Congressional Democrats introduced on Wednesday the Equality Act, a bill that would modify existing civil rights legislation to ban discrimination against LGBTQ people in employment, housing, public accommodations, jury service, education, federal programs and credit.
The bill was introduced by Senate and House Democrats at a press conference on Capitol Hill.
"In most states in this country, a gay couple can be married on Saturday, post their wedding photos to Instagram on Sunday, and lose their jobs or get kicked out of their apartments on Monday just because of who they are," said David Cicilline, D-R.I., the bill's main sponsor in the House and one of 10 openly LGBTQ members of Congress. "This is wrong."
"We are reintroducing the Equality Act in order to fix this," he added. First introduced in 2015, the Equality Act is a version of a bill introduced in 1974. In addition to adding "gender identity" and "sexual orientation" to the classes protected against discrimination by the Civil Rights Act of 1964, the new bill specifies that it is illegal to discriminate against all protected classes in retail stores, emergency shelters, banks, transit and pharmacies, among other places.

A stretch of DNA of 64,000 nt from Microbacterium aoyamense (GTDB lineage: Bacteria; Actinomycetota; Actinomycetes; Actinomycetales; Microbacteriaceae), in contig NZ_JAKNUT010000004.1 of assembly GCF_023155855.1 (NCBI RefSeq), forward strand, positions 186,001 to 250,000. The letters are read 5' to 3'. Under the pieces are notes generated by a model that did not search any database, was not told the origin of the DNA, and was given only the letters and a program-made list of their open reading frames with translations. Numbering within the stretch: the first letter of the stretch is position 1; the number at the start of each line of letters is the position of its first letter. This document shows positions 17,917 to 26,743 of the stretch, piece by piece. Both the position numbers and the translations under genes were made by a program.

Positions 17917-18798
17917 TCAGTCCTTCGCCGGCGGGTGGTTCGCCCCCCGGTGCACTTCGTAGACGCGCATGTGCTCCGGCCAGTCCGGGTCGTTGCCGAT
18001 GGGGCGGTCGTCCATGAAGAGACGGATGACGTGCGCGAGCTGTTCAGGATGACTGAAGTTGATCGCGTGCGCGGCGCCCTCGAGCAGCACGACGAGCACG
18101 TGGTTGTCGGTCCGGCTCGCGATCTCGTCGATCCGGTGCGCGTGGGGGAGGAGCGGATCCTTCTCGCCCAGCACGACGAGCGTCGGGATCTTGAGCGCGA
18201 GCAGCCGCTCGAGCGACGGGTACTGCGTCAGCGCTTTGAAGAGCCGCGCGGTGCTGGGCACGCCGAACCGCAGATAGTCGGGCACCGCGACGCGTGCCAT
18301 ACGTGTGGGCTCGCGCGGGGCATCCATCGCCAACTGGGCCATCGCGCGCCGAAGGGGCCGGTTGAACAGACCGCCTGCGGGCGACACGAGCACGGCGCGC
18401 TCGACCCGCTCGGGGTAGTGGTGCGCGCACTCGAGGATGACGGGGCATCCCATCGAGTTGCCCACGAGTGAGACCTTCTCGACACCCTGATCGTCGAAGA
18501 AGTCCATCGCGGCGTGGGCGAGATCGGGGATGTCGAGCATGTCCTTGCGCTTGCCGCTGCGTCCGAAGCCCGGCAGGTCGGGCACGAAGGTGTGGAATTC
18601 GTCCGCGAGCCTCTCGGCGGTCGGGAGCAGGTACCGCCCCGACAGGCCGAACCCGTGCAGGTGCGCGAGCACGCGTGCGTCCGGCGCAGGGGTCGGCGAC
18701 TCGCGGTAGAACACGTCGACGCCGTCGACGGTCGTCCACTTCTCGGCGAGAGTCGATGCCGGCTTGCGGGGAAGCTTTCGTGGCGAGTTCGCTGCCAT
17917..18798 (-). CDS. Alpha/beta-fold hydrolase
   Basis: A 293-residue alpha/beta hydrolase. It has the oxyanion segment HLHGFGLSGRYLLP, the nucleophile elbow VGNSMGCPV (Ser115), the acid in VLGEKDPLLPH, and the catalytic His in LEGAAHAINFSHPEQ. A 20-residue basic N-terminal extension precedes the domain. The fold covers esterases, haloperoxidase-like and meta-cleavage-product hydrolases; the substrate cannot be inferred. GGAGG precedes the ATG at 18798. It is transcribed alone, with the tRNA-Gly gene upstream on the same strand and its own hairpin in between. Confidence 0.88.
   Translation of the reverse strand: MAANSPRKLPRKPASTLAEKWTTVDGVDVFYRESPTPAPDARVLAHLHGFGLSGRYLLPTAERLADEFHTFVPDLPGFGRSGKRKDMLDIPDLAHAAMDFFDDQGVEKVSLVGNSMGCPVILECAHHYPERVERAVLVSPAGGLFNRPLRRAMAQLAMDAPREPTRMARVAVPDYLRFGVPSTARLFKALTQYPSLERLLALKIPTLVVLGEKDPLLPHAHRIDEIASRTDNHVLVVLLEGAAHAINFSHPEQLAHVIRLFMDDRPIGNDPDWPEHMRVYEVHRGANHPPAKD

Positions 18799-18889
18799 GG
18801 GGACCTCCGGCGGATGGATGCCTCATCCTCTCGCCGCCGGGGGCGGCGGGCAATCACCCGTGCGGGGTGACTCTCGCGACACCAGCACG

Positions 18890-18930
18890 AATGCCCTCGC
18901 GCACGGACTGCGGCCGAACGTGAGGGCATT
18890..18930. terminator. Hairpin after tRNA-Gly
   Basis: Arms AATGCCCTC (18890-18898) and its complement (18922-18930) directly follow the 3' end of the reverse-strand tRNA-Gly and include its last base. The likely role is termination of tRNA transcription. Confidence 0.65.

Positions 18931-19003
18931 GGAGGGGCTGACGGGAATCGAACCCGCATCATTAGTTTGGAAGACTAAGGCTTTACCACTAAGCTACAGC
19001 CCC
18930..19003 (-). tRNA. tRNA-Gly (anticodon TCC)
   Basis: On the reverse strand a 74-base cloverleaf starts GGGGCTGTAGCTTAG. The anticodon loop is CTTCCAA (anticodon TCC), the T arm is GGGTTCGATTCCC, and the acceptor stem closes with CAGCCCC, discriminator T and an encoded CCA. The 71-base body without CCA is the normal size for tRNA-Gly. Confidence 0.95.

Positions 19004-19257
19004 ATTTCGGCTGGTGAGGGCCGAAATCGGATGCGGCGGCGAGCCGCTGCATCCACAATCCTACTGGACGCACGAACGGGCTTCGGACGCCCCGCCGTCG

"Right now, more than a third of LGBTQ people in the United States call the South their home, but no Southern state has passed statewide protections from anti-LGBTQ discrimination," said Rev. Jasmine Beach-Ferrara, the executive director of the Campaign for Southern Equality. "It’s time for Congress to take action and pass federal protections now, because your rights in our country should not depend on your zip code."